Continuous positive airway pressure (CPAP) is a form of positive airway pressure ventilator, which applies mild air pressure on a continuous basis to keep the airways continuously open in people who are able to breathe spontaneously on their own, but need help keeping their airway unobstructed. It is an alternative to positive end-expiratory pressure (PEEP). CPAP devices apply continuous positive airway pressure throughout the breathing cycle. Thus, the ventilator itself does not cycle during CPAP, no additional pressure above the level of CPAP is provided, and patients must initiate all of their breaths.
Continuous positive airway pressure therapy (CPAP) uses a machine to help a person who has obstructive sleep apnea (OSA) breathe more easily during sleep. A CPAP machine increases air pressure in your throat so that your airway doesn’t collapse when you breathe in. When you use CPAP, your bed partner may sleep better too.
You use CPAP at home every night while you sleep. The CPAP machine will have one of the following:
- A mask that covers your nose and mouth.
- A mask that covers your nose only—called nasal continuous positive airway pressure, or NCPAP (this type of mask is most common).
- Prongs that fit into your nose.
How much do cpap machines cost?
Average price for CPAP machine ranges from about $500–$3000, with an estimated average price around $850. Many insurance companies cover the cost of PAP and BiPAP bilevel devices. This usually includes the mask, hose, filters, and tubing.
Most insurance policies cover CPAP. CPAP is considered to be durable medical equipment, and you can call your insurer to find out the specifics of your coverage. Medicaid does cover CPAP equipment, but it will need authorization. Supplies are covered separately, and the amount of coverage varies by state.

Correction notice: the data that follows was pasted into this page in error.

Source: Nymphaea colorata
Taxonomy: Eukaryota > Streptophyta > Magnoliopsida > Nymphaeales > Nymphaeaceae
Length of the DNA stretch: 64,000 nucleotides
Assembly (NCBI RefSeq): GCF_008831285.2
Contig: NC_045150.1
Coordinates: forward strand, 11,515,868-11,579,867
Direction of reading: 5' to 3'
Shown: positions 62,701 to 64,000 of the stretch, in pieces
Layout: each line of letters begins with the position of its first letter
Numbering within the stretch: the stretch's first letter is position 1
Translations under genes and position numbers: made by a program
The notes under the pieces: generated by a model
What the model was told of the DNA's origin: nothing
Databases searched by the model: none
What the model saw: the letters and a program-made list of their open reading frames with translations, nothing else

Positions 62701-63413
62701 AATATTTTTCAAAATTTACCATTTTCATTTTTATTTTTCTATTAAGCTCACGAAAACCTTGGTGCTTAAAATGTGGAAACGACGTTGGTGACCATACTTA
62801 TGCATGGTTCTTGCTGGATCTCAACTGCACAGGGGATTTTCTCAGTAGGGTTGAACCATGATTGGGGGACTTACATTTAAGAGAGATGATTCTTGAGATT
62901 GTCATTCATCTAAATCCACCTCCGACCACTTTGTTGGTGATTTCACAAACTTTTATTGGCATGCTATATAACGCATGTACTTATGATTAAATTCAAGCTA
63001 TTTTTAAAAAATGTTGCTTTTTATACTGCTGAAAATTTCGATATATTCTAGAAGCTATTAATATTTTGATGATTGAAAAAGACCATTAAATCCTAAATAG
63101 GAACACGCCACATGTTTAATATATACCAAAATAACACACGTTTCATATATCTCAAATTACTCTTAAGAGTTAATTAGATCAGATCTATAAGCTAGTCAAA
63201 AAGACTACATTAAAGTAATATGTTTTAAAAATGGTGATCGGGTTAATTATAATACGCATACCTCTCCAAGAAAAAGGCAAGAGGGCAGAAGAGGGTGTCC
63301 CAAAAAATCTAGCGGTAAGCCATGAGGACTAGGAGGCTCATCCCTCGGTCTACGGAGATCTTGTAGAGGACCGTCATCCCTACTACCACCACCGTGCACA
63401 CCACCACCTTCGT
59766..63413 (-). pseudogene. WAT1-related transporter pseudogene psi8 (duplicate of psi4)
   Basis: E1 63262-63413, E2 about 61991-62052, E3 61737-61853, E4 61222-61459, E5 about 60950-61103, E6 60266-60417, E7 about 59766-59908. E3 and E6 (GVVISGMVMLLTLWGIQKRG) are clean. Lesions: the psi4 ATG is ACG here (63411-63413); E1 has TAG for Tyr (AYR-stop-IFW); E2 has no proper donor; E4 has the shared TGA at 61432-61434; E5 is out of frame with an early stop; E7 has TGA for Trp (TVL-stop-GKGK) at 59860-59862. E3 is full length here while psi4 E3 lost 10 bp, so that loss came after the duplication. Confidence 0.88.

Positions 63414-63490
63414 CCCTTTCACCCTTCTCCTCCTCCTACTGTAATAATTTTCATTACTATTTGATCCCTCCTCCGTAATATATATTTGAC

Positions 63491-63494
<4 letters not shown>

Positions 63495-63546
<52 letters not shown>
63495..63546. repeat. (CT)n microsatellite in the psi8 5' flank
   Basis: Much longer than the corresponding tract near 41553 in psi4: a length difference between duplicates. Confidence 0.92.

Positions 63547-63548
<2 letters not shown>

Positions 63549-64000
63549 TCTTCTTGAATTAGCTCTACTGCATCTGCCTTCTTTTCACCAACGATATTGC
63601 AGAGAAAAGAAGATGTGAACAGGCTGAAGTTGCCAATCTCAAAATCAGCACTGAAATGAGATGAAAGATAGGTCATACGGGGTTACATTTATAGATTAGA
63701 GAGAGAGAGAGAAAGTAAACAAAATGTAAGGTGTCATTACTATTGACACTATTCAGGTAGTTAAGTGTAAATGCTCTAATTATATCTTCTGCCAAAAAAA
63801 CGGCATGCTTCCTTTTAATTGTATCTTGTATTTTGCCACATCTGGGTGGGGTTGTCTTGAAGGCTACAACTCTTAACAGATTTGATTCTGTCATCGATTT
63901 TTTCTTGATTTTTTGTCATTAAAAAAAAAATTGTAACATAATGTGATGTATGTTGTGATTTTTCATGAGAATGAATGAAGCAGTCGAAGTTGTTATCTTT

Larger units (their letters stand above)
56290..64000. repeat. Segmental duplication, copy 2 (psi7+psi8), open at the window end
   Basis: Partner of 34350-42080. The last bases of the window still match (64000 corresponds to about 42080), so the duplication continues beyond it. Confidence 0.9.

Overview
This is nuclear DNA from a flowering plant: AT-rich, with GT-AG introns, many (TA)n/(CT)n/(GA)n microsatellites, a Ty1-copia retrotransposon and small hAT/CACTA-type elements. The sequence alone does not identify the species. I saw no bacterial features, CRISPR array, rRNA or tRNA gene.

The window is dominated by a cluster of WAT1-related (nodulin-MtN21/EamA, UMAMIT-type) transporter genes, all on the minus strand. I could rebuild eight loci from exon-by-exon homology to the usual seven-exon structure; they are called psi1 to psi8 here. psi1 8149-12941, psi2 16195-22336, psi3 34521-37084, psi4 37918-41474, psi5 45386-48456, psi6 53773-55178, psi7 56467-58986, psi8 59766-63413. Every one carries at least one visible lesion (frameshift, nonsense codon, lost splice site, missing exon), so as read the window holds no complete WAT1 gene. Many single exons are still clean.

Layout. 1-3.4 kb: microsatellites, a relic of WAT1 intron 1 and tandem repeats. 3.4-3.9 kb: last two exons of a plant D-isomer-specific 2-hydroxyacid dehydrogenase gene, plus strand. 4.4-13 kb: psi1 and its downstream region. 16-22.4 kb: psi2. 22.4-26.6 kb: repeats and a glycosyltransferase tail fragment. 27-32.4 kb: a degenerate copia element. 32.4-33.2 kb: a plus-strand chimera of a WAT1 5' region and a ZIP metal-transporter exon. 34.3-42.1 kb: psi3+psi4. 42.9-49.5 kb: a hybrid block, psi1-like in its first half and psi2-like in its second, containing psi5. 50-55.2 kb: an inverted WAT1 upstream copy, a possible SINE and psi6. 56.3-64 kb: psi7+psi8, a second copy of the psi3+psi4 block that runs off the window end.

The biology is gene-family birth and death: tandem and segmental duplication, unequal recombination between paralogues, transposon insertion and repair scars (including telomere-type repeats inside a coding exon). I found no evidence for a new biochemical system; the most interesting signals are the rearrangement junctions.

Dr. Sina Gharib analyzes genetic data and gene interaction networks in his studies of the effects of sleep apnea and CPAP at a molecular level.
According to Dr. Sina Gharib, University of Washington assistant professor of medicine and the study’s lead author, “This is the first report identifying potential pathways and mechanisms linking sleep apnea with genetic programs involved in cancer. But it is important to note that this only a preliminary step in our understanding of how the physiological disturbances caused by sleep apnea adversely affect cellular function.”
He added, “While untreated sleep apnea is linked to increased risk of cancer and CPAP treatment may suppress cancer-associated genes, there is no evidence yet that CPAP may have an antineoplastic role [prevent the growth or spread of tumors] in patients with sleep apnea and cancer. Future studies are needed to investigate this intriguing possibility.”
First, the CPAP itself is initially a sterile device. The plastic and metal parts will not cause illness on their own, and germs will not be present there when the machine is new. Once you start using it, any germs inside the mask, tubing, or device are your germs. Therefore, you are at low risk of acquiring a new infection from a CPAP if you are the only one using your device.1
The bugs—whether they are bacteria or viruses—are ones that you put there via breathing, and your body has already reached a truce with them.
Though there may be a reasonable concern for potential infection from the use of CPAP equipment, there is little research in adults supporting such an association.1 Modern devices with the use of heated humidifiers, heated tubing, hypoallergenic filters, and improved design have not been well studied.
In fact, there are currently zero case reports by doctors found in the scientific literature of CPAP machine use contributing to an increased risk of upper respiratory infection like sinus infections or pneumonia.
There have been a few reports of eye irritation and ulceration occurring, possibly related to masks leaking air into the eyes, but the cause-and-effect relationship is not clear.
Moreover, research actually suggests that regular CPAP use in fact reduces inflammation and the risk for infection in the nasal passage. Cells associated with these phenomena are seen less often in the noses of compliant users of the therapy.
In conclusion, it is very likely that CPAP therapy simply does not cause higher rates of infection.
CPAP does not normally cause headaches unless there is a sinus related problem or if the pressure is too high.
Sinus systems extend behind your ears. When a CPAP is used and part of the sinus cavities are blocked, a situation is created where there is a pressure differential between the sinus cavities affected. These pressure differences can sometimes be felt as sinus headaches or just plain headaches, even though they are caused by sinus blockages. These can be treated using over the counter medications to open the sinus. CPAP heated humidifiers can also open and maintain sinus systems.